Singapore is launching Covid-secure cruise holidays to nowhere, in the latest attempt to offer a long-distance travel experience with no stops.
Australian airline Qantas drew criticism from environmental groups last month after advertising a seven-hour round trip from Sydney including fly-pasts of famous sights including Uluru and the Great Barrier Reef.
Now the Singapore government has given approval for cruises to nowhere in a bid to help a tourism sector battered by the coronavirus pandemic. Residents of the city-state will from November be allowed to board the cruises, during which they will be confined to the ships for the entire time.
The Singapore Tourism Board on Thursday announced that Genting Cruise Lines’ World Dream would be the first ship to welcome passengers aboard on 6 November. Royal Caribbean International’s Quantum of the Seas will begin sailing in December.
The ships launching from Singapore will only be allowed to carry half their full capacity, with extra cleaning schedules and mandatory masks “at all times”.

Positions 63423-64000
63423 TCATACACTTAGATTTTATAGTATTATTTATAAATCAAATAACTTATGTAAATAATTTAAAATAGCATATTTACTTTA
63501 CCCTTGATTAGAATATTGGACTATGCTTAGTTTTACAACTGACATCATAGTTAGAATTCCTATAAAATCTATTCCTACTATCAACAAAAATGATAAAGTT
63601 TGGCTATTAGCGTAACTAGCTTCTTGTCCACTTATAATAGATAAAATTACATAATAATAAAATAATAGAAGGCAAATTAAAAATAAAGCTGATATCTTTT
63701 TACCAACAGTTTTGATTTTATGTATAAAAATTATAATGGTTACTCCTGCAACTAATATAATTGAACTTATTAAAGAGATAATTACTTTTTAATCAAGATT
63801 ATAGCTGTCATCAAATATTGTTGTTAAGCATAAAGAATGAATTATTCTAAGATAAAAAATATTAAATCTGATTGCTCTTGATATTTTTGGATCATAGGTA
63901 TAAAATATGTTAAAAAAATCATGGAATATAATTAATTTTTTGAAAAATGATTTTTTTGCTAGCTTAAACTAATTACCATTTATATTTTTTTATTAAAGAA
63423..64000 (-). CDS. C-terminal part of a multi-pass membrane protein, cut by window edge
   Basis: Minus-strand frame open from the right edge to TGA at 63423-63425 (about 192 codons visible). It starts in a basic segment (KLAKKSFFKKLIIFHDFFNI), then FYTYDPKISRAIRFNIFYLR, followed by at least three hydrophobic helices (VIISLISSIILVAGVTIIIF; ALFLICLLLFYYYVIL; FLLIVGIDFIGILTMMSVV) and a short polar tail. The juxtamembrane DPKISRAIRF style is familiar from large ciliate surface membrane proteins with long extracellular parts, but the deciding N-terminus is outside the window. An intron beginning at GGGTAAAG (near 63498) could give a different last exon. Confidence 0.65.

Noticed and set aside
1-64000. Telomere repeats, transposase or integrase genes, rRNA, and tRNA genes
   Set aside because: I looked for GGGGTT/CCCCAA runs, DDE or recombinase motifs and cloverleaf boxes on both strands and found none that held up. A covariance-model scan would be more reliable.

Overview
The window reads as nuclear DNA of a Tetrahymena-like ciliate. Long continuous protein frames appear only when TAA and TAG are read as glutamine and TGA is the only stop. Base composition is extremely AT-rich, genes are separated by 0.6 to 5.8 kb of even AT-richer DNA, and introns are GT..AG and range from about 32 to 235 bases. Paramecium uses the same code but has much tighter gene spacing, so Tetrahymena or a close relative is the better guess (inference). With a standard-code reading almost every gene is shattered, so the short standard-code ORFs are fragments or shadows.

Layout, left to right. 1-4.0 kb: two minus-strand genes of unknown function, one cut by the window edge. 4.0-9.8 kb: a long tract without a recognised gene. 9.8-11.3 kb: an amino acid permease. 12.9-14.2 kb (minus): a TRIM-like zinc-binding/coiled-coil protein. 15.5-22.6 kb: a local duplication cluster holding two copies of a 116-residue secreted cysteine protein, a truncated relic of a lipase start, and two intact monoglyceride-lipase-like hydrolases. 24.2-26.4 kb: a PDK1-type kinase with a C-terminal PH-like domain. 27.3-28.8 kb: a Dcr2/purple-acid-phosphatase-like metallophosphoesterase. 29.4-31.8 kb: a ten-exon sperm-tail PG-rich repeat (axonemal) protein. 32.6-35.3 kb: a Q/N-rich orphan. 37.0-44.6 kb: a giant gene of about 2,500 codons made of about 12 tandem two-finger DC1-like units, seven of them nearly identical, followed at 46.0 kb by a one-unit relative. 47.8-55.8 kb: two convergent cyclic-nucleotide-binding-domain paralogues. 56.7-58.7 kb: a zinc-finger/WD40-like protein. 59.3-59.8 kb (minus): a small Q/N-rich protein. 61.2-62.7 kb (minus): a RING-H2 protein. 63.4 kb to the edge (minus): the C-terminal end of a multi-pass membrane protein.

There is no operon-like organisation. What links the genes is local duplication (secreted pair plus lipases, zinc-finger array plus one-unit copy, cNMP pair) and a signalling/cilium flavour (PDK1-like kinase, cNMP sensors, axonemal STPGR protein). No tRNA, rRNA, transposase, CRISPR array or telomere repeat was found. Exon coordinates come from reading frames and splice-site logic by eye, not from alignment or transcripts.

Passengers will be obliged to take Covid-19 tests, and mingling will be discouraged. Fresh air will be pumped throughout the ships via air-conditioning systems, and any non-Singapore-resident crew will have to carry out 14 days of quarantine in their home country and a further 14 days in Singapore before boarding.
Keith Tan, the Singapore Tourism Board’s chief executive, said the scheme would allow cruise lines to “regain the confidence of passengers”.
However, the announcement prompted concerns from environmental campaigners. Cruise ships generally use heavy fuel oil, meaning they can be significant polluters.
A 2019 study by Transport & Environment (T&E), a campaign group, found that in 2017 Royal Caribbean alone emitted four times more sulphur oxides than all of Europe’s cars combined. Sulphur oxides can cause health problems and acid rain, while harmful nitrogen oxides can also be a by-product from the industry.
Many ships scrub harmful gases from their exhaust and then discharge the pollutants into the sea, as well as emitting large amounts of carbon dioxide, said Lucy Gilliam, a shipping campaigner at T&E.
“These ships can have a higher carbon footprint than flying in a jumbo jet,” she said. “They’re burning significant amounts of fuel per passenger because they’ve essentially got a huge hotel load as well as amusements on top.”
Efforts to restart the cruising industry have already been plagued with problems, with Covid-19 detected on cruise ships in Norway and Tahiti in August.
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